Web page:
If you use […] or [ ] more than once in an article, you’re over quoting. There is nothing wrong with paraphrasing your source. People don’t often talk in a way that’s easy to put on paper, if you can say it better you should. That being said, be careful and diligent about paraphrasing.
Bonus tip: You can’t just copy and paste a quote from somewhere else, that’s plagiarism.
Keep your sentences short and easily digestible. You’re not writing an essay, you’re writing an article. Ask yourself whether there are any words in a sentence you can drop. My pet peeve is overuse of the word “that.” You also don’t need to find alternatives for the word “said,” don’t use “laughed,” or “insisted” or “wailed in a ghastly manner” after a quote.
Inconsistency in style
This is a big one, so I’m going to break it up into three. If you paper doesn’t have a style guide of it’s own you stick to every issue, buy and use the CP Stylebook. Your future employers will love you for it.
- Dates. Pick one date format. Most publication won’t use days of the week. CP style abbreviates months and doesn’t use ‘th’ after numbers if it’s a date like Dec. 12. However, if you’re only writing the month name, spell it out. Stick to one way to represent date range. It should be 2001–14 not 2001–2014.
- Punctuation and grammar. Decide whether you will use the Oxford comma and stick to it (CP doesn’t use it). Use em and en dashes consistently. Know what I’m talking about and Google it if you don’t. Know what a comma splice is and avoid it at all costs. Use Canadian spelling.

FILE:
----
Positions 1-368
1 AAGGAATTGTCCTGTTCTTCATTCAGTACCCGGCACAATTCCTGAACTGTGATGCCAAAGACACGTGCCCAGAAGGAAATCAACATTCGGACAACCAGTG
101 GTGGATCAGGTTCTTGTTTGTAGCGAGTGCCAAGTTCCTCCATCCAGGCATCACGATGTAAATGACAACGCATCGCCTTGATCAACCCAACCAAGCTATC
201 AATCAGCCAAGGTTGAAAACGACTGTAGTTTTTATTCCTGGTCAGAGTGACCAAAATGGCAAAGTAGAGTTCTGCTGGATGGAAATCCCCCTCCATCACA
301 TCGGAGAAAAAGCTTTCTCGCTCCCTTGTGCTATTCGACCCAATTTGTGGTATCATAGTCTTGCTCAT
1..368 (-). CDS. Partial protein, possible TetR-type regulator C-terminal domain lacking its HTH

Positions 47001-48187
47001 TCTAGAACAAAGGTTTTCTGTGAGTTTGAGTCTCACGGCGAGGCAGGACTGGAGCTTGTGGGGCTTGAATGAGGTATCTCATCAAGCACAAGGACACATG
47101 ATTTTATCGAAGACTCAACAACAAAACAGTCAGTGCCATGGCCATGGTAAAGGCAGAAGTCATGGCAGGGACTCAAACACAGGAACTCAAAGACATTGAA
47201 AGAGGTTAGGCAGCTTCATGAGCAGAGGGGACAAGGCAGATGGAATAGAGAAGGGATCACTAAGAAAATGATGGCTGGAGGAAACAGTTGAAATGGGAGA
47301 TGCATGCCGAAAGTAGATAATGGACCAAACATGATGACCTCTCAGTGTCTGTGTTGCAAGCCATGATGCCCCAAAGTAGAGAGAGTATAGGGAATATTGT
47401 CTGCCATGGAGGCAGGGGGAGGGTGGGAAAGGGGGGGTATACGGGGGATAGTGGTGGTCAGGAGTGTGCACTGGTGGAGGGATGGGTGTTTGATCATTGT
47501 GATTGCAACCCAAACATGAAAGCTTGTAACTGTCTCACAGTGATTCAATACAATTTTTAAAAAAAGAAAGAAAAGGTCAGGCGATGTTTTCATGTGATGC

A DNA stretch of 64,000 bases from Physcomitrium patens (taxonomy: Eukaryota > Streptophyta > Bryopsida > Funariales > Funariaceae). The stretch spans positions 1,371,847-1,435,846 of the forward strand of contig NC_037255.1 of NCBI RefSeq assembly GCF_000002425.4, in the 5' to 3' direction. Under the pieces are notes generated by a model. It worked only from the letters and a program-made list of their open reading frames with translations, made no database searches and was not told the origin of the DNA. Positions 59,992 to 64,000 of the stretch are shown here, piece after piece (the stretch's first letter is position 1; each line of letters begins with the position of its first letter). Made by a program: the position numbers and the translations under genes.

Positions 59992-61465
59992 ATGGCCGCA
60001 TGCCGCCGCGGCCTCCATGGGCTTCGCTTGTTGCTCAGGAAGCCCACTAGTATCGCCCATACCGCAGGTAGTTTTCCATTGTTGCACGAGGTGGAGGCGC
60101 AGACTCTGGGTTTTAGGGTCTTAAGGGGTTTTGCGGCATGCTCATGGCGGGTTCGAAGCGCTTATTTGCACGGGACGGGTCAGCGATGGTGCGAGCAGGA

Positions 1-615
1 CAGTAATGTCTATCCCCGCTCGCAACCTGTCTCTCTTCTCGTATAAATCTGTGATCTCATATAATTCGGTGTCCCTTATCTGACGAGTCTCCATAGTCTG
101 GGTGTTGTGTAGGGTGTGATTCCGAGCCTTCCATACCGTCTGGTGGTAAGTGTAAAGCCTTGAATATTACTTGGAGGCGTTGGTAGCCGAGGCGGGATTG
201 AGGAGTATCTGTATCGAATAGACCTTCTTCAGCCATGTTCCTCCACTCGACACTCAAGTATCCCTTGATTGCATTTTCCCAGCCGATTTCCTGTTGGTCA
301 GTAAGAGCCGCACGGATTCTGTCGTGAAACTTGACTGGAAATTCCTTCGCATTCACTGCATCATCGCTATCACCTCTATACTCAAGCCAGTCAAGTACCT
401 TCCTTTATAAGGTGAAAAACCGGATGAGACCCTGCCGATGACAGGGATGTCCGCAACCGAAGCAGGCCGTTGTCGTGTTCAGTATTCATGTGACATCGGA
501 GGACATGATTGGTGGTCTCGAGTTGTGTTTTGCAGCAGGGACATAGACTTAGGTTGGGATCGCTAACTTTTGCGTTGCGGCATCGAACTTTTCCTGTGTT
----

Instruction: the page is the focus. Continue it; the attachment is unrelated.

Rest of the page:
- Tenses. Traditionally news articles use the past tense and arts articles use present tense. Whichever you decide to go with, make it consistent. There are too many articles where they’re used interchangeably. Don’t do that.
Whether it’s an opinion piece, a news article or a concert review, you have to fact-check everything. You’re not in the clear just because a source made a claim you quoted him or her on. It’s your job as a journalist to prove every single fact. If you can’t prove it, don’t write it.
If you’re a journalist, you’re bad at math. It’s a fact of life. If you had to do math by yourself for your article ask someone else to look it over. Be weary of statistics. Use legit sources like StatsCan and steer clear of numbers from blogs or anything over five years old. Always say where your statistics came from.
Done? No you’re not.
Read your article one more time after you’re satisfied with it. When you’re completely finished with a story, walk away from the screen for five minutes. Before reading it again, change the font or print the story out, this will help your brain process it differently and find any small mistakes you might have otherwise missed.
Use this checklist for every article. Get the CP style and read it, highlighter in hand. Email me (firstname.lastname@example.org) about mentorship opportunities or article critiques. Always recognize your mistakes and strive to make less of them.